It's based on a huge number of bench tests that he did on a large variety of different lines. The full details were published in the January, February and March 1998 issues of Carpworld and don't therefore include some of the latest lines on the market.

Since then Jim has done a few more tests but not published them. However on the basis of these Jim's recently recommended that I try Shimano Catana. This is identical to Shimano Exage except that it's available in higher breaking strains and in bulk spools. Jim uses Exage in 5lb breaking strain for mullet and is very pleased with it.

At present I'm using Gold Label's Pro Gold and Pro Clear. The former came out well in Jim's 1998 tests, whilst the latter hadn't arrived on the market by then. However it did do well in Jim's later tests, as it did in the more limited tests that Lee Jackson did on dry lines for the Tackle Box.

BTW, Pro Gold and Pro Clear are different lines and rated differently. Pro Gold is rated according to its wet, knotted breaking strain and 12lb Pro Gold has roughly the same strength as 16lb Pro Clear.

The bench tests are of course only a starting point. You then have to field test the lines you've shortlisted as some in practice may have disadvantages in certain circumstances - such as Krystonite and X-line.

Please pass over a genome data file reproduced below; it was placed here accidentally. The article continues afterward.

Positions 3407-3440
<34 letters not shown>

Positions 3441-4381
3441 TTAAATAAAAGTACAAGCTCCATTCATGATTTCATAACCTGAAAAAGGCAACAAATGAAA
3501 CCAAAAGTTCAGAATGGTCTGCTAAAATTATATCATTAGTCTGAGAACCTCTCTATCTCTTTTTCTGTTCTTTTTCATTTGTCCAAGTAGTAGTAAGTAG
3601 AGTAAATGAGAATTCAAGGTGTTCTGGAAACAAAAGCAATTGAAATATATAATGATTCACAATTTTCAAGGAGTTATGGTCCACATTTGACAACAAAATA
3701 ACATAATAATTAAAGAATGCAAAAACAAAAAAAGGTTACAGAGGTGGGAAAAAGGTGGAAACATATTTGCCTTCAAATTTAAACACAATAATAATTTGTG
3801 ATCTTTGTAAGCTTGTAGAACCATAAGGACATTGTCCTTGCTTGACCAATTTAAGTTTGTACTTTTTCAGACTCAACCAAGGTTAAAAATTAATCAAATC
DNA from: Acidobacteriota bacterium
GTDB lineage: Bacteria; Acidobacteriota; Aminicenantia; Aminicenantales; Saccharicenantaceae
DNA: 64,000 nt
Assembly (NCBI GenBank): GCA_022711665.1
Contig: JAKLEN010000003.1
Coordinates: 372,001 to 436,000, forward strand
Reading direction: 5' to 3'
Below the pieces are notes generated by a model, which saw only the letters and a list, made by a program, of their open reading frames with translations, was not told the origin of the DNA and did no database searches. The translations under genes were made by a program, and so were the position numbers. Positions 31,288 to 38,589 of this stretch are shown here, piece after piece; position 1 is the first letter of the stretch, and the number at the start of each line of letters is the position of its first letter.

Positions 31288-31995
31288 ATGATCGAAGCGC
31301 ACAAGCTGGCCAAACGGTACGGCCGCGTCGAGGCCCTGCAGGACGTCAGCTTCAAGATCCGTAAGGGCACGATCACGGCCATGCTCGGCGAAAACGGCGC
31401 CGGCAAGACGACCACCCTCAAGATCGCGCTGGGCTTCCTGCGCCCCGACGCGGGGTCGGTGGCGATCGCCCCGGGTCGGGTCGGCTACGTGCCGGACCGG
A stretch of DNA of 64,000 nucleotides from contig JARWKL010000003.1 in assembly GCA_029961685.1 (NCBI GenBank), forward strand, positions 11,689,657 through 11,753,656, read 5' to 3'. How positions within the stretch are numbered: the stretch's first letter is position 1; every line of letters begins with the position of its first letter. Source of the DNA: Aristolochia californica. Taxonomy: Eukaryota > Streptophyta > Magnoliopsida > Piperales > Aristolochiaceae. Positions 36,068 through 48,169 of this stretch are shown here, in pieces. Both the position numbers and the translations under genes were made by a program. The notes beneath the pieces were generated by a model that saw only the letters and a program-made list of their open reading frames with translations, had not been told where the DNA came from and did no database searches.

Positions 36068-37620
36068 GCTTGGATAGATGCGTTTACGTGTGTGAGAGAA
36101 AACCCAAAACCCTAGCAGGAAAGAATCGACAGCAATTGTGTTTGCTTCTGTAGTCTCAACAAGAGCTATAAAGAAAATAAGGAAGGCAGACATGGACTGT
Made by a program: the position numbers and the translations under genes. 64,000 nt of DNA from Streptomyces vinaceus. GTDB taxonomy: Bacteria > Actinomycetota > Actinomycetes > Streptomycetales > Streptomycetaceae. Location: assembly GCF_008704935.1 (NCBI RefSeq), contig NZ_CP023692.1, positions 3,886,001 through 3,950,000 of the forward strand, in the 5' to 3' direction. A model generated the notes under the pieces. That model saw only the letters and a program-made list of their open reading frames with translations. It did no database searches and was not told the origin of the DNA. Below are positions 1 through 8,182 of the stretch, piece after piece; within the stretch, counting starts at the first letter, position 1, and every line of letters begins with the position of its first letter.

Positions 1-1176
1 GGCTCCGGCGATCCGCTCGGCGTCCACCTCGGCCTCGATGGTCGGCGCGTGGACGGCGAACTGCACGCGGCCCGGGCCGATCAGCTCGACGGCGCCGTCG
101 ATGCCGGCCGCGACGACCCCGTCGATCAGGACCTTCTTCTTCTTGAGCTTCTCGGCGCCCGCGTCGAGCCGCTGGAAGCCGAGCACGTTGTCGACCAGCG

For my field test of Pro Gold go to http://www.anglersne...s/progold01.htm
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#24 Newt

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Posted 07 February 2007 - 04:42 PM

Thanks for the Oz - yards translation guys. Our spools are never rated by their weight so I had no means of comparison.

Steve - as usual, you are a font of good information.
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#25 kestrel

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Posted 07 February 2007 - 06:18 PM

Kestrel, I've had exactly the same problem with Krystonite that you've had with X-line. Mind you, that's not surprising as I believe I'm right in saying that they're the same line!

In fact, many lines are identical as Jim Gibbinson pointed out in his excellent article "Mono Facts" here on Angler's Net. See http://www.anglersne...mono_facts.html

I also agree with Jim that there's no one best line - it all depends on the circumstances. This is because there are lots of factors involved, and if you improve one you'll probably do the opposite with another.